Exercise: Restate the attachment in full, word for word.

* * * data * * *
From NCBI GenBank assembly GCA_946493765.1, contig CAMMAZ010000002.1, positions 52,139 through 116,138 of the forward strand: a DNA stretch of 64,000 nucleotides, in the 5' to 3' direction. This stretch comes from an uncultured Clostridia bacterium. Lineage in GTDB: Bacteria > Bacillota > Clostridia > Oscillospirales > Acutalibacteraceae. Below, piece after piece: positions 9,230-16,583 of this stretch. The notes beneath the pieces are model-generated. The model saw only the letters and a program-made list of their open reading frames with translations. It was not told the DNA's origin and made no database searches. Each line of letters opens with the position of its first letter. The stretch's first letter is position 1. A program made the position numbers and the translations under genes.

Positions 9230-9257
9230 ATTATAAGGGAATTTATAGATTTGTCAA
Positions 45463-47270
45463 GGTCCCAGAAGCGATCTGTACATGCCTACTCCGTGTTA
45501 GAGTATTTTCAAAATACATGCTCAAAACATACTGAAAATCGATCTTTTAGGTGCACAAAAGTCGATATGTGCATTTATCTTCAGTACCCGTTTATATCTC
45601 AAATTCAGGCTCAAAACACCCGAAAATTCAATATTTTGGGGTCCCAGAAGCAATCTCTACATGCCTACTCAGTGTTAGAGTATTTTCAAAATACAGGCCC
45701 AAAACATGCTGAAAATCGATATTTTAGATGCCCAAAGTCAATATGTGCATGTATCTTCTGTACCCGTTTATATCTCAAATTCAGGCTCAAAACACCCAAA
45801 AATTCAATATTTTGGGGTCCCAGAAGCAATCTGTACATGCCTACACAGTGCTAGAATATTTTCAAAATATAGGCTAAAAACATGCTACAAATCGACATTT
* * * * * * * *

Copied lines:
From NCBI GenBank assembly GCA_946493765.1, contig CAMMAZ010000002.1, positions 52,139 through 116,138 of the forward strand: a DNA stretch of 64,000 nucleotides, in the 5' to 3' direction. This stretch comes from an uncultured Clostridia bacterium. Lineage in GTDB: Bacteria > Bacillota > Clostridia > Oscillospirales > Acutalibacteraceae. Below, piece after piece: positions 9,230-16,583 of this stretch. The notes beneath the pieces are model-generated. The model saw only the letters and a program-made list of their open reading frames with translations. It was not told the DNA's origin and made no database searches. Each line of letters opens with the position of its first letter. The stretch's first letter is position 1. A program made the position numbers and the translations under genes.

Positions 9230-9257
9230 ATTATAAGGGAATTTATAGATTTGTCAA
Positions 45463-47270
45463 GGTCCCAGAAGCGATCTGTACATGCCTACTCCGTGTTA
45501 GAGTATTTTCAAAATACATGCTCAAAACATACTGAAAATCGATCTTTTAGGTGCACAAAAGTCGATATGTGCATTTATCTTCAGTACCCGTTTATATCTC
45601 AAATTCAGGCTCAAAACACCCGAAAATTCAATATTTTGGGGTCCCAGAAGCAATCTCTACATGCCTACTCAGTGTTAGAGTATTTTCAAAATACAGGCCC
45701 AAAACATGCTGAAAATCGATATTTTAGATGCCCAAAGTCAATATGTGCATGTATCTTCTGTACCCGTTTATATCTCAAATTCAGGCTCAAAACACCCAAA
45801 AATTCAATATTTTGGGGTCCCAGAAGCAATCTGTACATGCCTACACAGTGCTAGAATATTTTCAAAATATAGGCTAAAAACATGCTACAAATCGACATTT